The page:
August 19, 2011
Based on several conversations I’ve had with readers, a pressure cooker is about to go off in the engineering community. The tension has been bubbling in the mechanical, electrical, plumbing, and fire protection engineering fields for some time now, and it’s causing changes in how these firms do business.
For one, firms are busier. They’re fielding more requests for proposals, and the proposals that were on hold are starting to take off as money is released. The biggest problem: Firms still aren’t hiring. Engineers are being pushed to the limit, and are working 60-, 70-, and 80-hour weeks. Firms that are hiring are being very selective—they are cherry-picking the best talent.
Some firms are hiring entry-level engineers (or engineers in training) because they have smaller starting salaries. Though the long-term payback is high on engineers that you can mold to fit your company’s needs, these young engineers need mentoring and guidance in their first few years on the job, which can cost the more seasoned engineers time and energy. Mentoring is just one small piece of the puzzle; quite a few other pieces will be discussed at the Career Smart Engineers Conference Oct. 12 to 13 in Chicago. I encourage you to join us to help push your firm to the next level of business and communications.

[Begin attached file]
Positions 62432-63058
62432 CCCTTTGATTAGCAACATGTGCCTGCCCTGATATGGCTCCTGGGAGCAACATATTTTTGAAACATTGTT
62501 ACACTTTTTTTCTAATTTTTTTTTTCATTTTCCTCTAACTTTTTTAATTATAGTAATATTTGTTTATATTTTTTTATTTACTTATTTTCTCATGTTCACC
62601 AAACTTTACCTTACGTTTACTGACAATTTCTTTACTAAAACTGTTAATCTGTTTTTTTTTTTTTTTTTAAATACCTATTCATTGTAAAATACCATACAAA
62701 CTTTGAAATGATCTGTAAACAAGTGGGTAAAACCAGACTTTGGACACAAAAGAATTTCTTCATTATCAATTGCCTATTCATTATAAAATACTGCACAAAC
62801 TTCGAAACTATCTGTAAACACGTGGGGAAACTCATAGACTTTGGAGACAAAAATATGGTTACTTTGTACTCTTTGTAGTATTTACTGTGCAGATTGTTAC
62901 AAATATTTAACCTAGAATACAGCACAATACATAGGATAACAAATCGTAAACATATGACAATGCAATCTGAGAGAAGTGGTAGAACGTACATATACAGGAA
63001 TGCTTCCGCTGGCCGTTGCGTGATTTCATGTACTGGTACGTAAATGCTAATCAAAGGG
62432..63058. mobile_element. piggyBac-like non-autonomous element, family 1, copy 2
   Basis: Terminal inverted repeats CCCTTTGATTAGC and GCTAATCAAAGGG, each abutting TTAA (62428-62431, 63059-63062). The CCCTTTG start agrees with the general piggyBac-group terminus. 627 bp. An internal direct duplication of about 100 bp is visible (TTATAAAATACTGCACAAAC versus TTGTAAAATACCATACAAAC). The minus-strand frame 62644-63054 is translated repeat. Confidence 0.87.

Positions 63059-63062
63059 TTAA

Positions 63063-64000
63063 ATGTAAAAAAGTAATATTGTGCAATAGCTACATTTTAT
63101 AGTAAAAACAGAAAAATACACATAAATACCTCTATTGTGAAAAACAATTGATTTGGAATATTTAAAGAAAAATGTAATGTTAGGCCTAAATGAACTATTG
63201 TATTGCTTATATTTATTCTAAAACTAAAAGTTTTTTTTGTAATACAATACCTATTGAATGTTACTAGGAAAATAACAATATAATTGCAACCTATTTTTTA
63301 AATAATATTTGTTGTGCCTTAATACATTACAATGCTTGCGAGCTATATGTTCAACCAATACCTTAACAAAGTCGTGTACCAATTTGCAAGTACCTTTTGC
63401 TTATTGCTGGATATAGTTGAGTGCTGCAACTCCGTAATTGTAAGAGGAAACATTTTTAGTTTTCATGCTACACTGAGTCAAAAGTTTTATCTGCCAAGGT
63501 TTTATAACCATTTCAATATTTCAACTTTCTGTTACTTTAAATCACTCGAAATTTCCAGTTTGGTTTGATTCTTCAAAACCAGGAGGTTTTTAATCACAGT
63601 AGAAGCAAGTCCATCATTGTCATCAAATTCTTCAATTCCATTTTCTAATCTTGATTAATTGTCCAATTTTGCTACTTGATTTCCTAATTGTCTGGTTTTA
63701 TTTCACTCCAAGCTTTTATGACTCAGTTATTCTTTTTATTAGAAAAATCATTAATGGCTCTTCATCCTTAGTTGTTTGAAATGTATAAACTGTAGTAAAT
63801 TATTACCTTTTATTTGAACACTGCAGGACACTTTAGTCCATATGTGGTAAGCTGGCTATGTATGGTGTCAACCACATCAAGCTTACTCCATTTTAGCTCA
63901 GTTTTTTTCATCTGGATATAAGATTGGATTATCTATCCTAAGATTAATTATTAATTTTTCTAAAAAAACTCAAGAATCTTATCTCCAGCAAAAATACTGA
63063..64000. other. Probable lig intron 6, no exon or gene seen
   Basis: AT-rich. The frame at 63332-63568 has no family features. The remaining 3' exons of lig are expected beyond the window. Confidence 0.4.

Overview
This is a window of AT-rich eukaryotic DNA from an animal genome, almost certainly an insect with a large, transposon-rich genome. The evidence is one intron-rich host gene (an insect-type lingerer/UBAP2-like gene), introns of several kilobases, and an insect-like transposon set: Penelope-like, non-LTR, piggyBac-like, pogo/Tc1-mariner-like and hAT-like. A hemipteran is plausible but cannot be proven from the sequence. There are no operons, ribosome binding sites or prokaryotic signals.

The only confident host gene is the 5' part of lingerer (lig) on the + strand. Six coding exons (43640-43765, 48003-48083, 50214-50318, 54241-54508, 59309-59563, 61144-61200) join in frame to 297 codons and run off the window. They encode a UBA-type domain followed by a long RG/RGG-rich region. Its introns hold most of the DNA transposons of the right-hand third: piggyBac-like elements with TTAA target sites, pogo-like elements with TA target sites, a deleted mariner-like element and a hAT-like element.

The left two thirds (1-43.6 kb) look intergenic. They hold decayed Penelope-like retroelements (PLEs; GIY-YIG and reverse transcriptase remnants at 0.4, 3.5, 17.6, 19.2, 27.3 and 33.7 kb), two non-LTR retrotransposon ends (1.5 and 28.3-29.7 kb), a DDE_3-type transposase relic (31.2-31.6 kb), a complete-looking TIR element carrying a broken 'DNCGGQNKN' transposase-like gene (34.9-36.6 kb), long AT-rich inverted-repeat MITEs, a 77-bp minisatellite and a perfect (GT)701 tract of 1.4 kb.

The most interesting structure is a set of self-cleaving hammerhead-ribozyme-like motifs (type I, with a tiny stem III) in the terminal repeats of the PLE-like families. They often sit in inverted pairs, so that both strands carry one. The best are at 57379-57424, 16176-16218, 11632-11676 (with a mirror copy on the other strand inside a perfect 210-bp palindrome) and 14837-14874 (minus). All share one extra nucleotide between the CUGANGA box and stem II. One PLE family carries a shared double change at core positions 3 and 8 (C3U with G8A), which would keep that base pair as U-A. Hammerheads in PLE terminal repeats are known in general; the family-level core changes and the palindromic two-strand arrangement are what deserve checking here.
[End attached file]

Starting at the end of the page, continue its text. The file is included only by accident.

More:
Despite this human resources pressure, many engineering firms are excelling. We’ve ranked the top firms based on MEP design revenue in the annual 2011 MEP Giants report. In a series of articles, we explain how they are reacting to the market and other challenges. The No. 1 challenge: The economy’s impact on the construction market. No 2: Evolving information technologies for design or project management. As you might expect, there have been a lot of mergers and acquisitions this year, which Mick Morrissey discusses on page 36. (Spoiler alert: One-fifth of the MEP Giants were either acquired or merged in the past year. Talk about pressure!)
Another interesting trend gleaned from the 2011 MEP Giants data: new construction and retrofits are neck-and-neck in revenue (each came in at 41%). In 2010 it was also close: 32% new construction revenue and 30% retrofit revenue. In 2009, new construction was ahead at 45%; retrofits were at 38%. In 2008, new construction was ahead at 45%, and retrofits lagged at 32%. This shows that since the recession started in 2008, pressure to do more retrofits is increasing, and the percentage of new construction projects has remained relatively flat.
Please send me a note at arozgus(at)cfemedia.com. I’d like to hear about your work pressures, and how they’re pushing you to work differently.
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